Monday, December 5, 2011

Trent Rivas the Stroke Survivor Magician

The Chicago Tribune ran a story yesterday about a severely brain-damaged stroke survivor who’s managed to become a professional magician.

According to the article, Trent Rivas suffered a traumatic stroke as an infant which damaged 85% of the right hemisphere of his brain.

“Doctors said Trent would live, but the future looked bleak: His ability to think abstractly was gone; the part of the brain that processes emotions was damaged; cerebral palsy would inhibit use of the left side of his body.”

Then, “about six years ago, Rivas began pulling off a trick that continues to amaze. He discovered magic, and it transformed him. It unlocked a part of his brain — a brain badly damaged at birth — and brought to life emotions and dexterity his awe-struck parents thought they'd never see.”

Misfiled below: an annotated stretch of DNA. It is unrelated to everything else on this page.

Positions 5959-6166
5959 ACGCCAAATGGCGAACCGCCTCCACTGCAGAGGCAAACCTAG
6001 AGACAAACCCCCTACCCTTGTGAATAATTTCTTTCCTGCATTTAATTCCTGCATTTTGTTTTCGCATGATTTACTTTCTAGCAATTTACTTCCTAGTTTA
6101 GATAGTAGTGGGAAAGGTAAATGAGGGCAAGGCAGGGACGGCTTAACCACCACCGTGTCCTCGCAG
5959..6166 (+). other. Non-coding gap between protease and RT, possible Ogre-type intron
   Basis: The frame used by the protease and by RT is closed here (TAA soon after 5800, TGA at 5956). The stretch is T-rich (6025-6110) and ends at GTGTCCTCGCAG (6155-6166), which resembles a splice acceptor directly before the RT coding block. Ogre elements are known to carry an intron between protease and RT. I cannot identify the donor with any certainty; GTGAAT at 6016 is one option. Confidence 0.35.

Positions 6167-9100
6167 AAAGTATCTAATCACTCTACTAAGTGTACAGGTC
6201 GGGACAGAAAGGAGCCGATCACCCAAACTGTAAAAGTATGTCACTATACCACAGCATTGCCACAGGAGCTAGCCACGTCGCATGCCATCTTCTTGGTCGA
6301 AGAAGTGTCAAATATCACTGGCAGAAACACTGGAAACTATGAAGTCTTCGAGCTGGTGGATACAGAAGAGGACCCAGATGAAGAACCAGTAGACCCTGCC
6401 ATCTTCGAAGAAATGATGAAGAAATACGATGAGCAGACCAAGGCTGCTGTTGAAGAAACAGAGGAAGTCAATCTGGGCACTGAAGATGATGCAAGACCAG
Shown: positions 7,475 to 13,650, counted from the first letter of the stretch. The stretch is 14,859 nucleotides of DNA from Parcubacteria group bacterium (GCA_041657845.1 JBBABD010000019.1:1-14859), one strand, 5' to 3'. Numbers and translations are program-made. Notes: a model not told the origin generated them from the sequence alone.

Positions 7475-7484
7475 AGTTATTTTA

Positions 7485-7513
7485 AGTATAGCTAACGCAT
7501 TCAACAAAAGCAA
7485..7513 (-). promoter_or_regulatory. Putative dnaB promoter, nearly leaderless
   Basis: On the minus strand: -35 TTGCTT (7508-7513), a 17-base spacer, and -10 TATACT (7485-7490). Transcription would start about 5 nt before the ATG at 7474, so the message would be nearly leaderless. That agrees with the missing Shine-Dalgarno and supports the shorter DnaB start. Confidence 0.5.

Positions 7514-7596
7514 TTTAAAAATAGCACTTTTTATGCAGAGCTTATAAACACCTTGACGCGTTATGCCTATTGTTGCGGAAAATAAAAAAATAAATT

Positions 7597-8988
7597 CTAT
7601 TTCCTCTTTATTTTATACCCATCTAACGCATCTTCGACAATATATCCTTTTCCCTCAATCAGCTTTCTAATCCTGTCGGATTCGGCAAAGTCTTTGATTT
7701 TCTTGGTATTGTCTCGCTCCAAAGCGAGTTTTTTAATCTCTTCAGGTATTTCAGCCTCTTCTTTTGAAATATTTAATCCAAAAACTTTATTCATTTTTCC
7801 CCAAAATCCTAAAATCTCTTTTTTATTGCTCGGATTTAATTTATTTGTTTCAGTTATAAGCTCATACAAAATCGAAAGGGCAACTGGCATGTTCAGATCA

“Trent is now 22. He works two days a week at P.J.'s Trick Shop in Arlington Heights. He performs at magic events near his home in Des Plaines and recently took third place in a magic competition. His life — the life in which he's engaged and chatty and laughing — is one of morning-to-night card tricks and levitating balls.”

When he’s not performing, though, Trent struggles to communicate and can’t read or write.

So what do we make of this?

My first thought is “what possibility have I not pursued?”  Is there some opportunity that I’ve ignored or passed over and should not have. I mean, who would have thought that Trent, given his medical assessment, could become a magician?

My second thought is that I continued to be amazed by the plasticity of the brain. How this stroke victim can pull off magical tricks in front of audiences, while he engages them in conversation, is indeed magical.

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